Seminar: Dr. Nina van Sorge

Modification of the streptococcal Lancefield carbohydrate yields a universal vaccine

Date:
20 November 2012 00:00 hrs.
Location:
Figdor Lecture Theatre, 8th floor RIMLS Building, Geert Grooteplein 26-28, route 289
Title:
Modification of the streptococcal Lancefield carbohydrate yields a universal vaccine
Speaker(s):

Dr. Nina van Sorge, University of Utrecht

Host(s):

Dr. Annemiek van Spriel, Department of Tumor Immunology, NCMLS Nijmegen

20-11-2012 00:00:00Europe/AmsterdamModification of the streptococcal Lancefield carbohydrate yields a universal vaccine Figdor Lecture Theatre, 8th floor RIMLS Building, Geert Grooteplein 26-28, route 289Rimlsrimls@radboudumc.nl

Remarks / more information:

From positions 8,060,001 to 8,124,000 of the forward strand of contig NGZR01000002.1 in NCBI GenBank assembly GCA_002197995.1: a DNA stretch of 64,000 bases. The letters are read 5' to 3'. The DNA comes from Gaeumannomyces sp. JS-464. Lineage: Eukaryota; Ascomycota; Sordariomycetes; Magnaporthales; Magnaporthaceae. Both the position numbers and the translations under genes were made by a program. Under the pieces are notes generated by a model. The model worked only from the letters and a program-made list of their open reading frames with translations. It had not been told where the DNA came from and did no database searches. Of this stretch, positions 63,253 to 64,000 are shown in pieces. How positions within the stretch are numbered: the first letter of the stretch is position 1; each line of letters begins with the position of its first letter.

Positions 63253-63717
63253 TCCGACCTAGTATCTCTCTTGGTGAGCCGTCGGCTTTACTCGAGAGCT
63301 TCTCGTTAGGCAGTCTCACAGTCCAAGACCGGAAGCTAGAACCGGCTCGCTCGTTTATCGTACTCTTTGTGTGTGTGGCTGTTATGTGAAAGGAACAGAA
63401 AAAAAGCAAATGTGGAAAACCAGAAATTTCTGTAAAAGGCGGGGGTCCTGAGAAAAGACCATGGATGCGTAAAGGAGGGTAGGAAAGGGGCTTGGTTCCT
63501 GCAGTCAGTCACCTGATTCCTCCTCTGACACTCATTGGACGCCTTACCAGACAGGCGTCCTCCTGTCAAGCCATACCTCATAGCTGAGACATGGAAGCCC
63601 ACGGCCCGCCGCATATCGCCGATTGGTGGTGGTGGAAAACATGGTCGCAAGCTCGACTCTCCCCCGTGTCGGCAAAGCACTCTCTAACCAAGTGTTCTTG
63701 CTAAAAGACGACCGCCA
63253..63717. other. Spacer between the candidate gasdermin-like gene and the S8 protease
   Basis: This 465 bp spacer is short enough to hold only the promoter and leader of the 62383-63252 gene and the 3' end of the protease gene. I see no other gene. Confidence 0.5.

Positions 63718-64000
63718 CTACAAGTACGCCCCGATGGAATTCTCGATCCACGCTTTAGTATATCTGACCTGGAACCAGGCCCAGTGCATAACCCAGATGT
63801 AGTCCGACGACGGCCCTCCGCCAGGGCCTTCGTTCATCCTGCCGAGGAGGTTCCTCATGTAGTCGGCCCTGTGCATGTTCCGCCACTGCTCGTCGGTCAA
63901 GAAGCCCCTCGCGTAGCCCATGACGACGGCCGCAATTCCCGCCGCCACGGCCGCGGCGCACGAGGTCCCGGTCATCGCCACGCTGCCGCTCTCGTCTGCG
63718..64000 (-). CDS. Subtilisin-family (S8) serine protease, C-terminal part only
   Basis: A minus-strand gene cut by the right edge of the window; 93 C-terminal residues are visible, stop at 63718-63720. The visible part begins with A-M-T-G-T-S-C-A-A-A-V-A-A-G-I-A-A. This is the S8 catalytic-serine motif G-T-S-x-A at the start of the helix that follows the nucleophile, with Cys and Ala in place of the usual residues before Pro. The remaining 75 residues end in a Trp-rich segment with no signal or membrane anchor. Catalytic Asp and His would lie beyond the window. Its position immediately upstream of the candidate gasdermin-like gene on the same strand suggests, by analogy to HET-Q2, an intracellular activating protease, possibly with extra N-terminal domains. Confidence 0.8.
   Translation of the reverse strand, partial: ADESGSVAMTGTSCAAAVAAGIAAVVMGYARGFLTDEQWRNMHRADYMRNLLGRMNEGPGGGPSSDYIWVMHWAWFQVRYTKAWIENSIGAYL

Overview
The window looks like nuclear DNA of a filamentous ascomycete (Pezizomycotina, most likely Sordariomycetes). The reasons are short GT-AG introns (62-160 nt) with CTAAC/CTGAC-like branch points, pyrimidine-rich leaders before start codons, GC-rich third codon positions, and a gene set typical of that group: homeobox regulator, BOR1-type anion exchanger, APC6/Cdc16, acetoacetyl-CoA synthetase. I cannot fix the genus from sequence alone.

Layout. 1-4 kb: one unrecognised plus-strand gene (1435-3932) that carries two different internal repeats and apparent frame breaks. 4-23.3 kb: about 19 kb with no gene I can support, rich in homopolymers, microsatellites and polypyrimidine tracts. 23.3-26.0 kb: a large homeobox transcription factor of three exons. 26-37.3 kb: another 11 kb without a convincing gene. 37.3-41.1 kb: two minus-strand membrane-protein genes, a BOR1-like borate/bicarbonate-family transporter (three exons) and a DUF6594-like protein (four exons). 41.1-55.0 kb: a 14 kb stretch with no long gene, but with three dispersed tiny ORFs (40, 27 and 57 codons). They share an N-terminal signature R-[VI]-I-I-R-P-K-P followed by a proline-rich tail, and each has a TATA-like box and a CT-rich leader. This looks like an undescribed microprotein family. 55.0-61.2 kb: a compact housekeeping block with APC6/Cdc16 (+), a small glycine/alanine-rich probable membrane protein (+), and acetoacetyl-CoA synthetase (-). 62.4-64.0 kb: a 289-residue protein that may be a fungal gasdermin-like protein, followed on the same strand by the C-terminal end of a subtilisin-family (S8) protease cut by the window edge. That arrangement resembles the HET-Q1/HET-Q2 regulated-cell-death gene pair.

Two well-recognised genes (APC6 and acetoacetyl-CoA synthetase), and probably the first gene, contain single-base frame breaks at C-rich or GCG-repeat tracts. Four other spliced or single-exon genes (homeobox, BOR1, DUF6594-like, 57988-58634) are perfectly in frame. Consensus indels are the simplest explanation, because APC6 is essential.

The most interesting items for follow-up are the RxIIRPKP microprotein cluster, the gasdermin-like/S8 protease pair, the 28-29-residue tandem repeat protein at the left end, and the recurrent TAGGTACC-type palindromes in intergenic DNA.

Sorge van, NinaGroup A Streptococcus (GAS;Streptococcus pyogenes) is a preeminent human pathogen ranking among the top 10 infection-related causes of mortality worldwide. GAS is defined by the expression of a unique carbohydrate structure called the group A carbohydrate (GAC; Lancefield antigen). Comprising ~50% of the dry weight of the bacterial cell wall, GAC consists of a polyrhamnose backbone and an immunodominant N‑acetylglucosamine (GlcNAc) side chain. A safe and efficacious GAS vaccine has yet be developed, a goal made more challenging by the >150 different serotypes based on the immunovariable surface M protein. GAC has shown potential as a universal GAS vaccine in animal studies, but safety concerns were raised since the GlcNAc side chain is implicated in the immunopathogenesis of post-infectious acute rheumatic fever. Using bioinformatics and molecular genetics, we discovered the genetic locus responsible for GAC biosynthesis and generated a viable mutant that lacks the GlcNAc side chain. The mutation did not affect GAS growth or expression of know virulence factors; however, surface charge, hydrophobicity, and chain length were altered compared to the parent strain. Lack of the GlcNAc side chain attenuated streptococcal virulence in two animal infection models, identifying the GlcNAc side chain as a novel GAS virulence factor.In vitrostudies showed diminished survival of mutant bacteria in the presence of whole blood, neutrophils and serum. Importantly, passive immunization with antibodies raised against the GlcNAc-deficient polysaccharide enhanced neutrophil killingin vitroand protected mice from challenge with wild-type GAS, indicating the mutant GAC is a promising universal vaccine antigen devoid of risk for autoimmune complications.

 

 



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